How to Create Your Social Media Marketing Plan of Attack
- Karyn with a Y
Social media is a very powerful tool when it comes to building a successful business. You can really interact with your target market, grow relationships and encourage peer-to-peer referrals.
Because social media has grown so quickly, many businesses jumped on the social media band wagon to make sure they didn’t miss out. But, they never really took the time to make a plan of attack.
If this is you, today is the day where you stop, reflect and make a plan going forward – a Social Media Marketing Plan.
A social media strategy will help you answer some important questions:
- Why are you using social media to market your business?
- What are you trying to achieve?
- How will you do this?
- How will you measure your success?
When it comes down to it, there isn’t one reason to be on social media -= there are several, and they differ for each business.
While some businesses may be using social media to increase leads, or drive traffic to a website, a new business may simply be trying to build their brand awareness.
Other businesses use social media as an extra way to provide customer service or after sales support.
A well planned social media strategy can help you do several of these things. There is no hard and fast rule about why your business should be using social media. However, there are many things social media can help you to do.
The clearer you are on your main reason or reasons for using social media, the more success you will have.
What Can Social Media Do For Your Business?
Here’s a quick overview of the most common ways social media fits into most businesses:
- Develop relationships
- Generate leads
- Drive traffic to your website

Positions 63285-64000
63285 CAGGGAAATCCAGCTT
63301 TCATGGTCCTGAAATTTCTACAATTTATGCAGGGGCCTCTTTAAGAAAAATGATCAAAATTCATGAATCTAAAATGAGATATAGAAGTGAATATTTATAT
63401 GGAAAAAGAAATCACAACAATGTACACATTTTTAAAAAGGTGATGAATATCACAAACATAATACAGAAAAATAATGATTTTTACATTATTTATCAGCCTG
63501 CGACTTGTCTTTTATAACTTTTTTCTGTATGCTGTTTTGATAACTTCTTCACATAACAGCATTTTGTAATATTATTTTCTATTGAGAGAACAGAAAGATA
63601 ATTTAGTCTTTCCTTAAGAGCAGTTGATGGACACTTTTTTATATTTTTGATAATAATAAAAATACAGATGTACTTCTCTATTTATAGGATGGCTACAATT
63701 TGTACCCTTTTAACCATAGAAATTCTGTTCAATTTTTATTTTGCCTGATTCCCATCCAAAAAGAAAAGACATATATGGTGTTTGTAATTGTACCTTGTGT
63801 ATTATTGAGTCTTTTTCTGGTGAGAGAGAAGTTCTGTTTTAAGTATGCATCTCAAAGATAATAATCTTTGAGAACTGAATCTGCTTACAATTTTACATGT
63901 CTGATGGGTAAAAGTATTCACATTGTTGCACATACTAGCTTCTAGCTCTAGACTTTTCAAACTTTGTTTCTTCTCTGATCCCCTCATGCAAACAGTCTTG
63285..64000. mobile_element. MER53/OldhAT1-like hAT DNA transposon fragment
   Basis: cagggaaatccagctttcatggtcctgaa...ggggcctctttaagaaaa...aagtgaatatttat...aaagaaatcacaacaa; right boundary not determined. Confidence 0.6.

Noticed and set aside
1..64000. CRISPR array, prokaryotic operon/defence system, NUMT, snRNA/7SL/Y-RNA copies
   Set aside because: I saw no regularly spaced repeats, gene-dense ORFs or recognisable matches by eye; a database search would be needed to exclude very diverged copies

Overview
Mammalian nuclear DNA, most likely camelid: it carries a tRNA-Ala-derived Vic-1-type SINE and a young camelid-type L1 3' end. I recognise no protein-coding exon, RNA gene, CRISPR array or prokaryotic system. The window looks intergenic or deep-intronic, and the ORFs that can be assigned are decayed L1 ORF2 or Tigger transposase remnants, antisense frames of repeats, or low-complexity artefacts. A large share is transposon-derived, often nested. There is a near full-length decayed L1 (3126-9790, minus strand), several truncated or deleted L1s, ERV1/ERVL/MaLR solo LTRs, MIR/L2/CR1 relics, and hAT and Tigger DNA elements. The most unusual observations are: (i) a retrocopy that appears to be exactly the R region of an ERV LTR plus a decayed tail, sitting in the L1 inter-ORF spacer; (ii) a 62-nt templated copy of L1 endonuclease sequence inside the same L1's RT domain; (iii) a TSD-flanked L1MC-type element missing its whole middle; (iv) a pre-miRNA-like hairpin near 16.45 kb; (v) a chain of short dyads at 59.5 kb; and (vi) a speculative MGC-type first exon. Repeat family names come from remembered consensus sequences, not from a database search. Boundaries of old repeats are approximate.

- Create credibility
- Provide social proof
- Build an email list
- Create awareness or your business or brand
- Encourage loyalty
- Increase sales and revenue
- Keep you in control of public comments
- Complement and strengthen your overall marketing strategy
It’s a good idea to choose 3 main reasons your business is using social media. Feel free to choose either from the list above or reasons of your own. For each of these reasons set SMART goals (Specific, Measurable, Achievable, Relevant, Timely).
Set Your Strategy Guidelines
With any good strategy it is important to set guidelines. When writing these guidelines, don’t just write them for yourself: write them for anyone who could look after your business while you go on holiday.
Imagine all you get to do is hand them this strategy before you get on a plane bound for somewhere sunny and warm. Before you get on that plane, you want to know your business is in good hands and the right things are being posted on your social media sites. Right? The way to do that is to include all the details in your strategy.
You should cover:
- Which platforms will you post on?
- What type of content can you post?
- What can’t you post?
- How often will you post?
- If you create images for posts, which colors and fonts do you use?
- How will you respond to negative feedback?
- Do you use templates? If so, where can they be found?
- What is your company voice on social media?
- What type of posts do you consider spam and delete off your page?
- Which other pages can you share from?
- Do you post regular posts on certain days (e.g. Friday Funny)?
Who Does What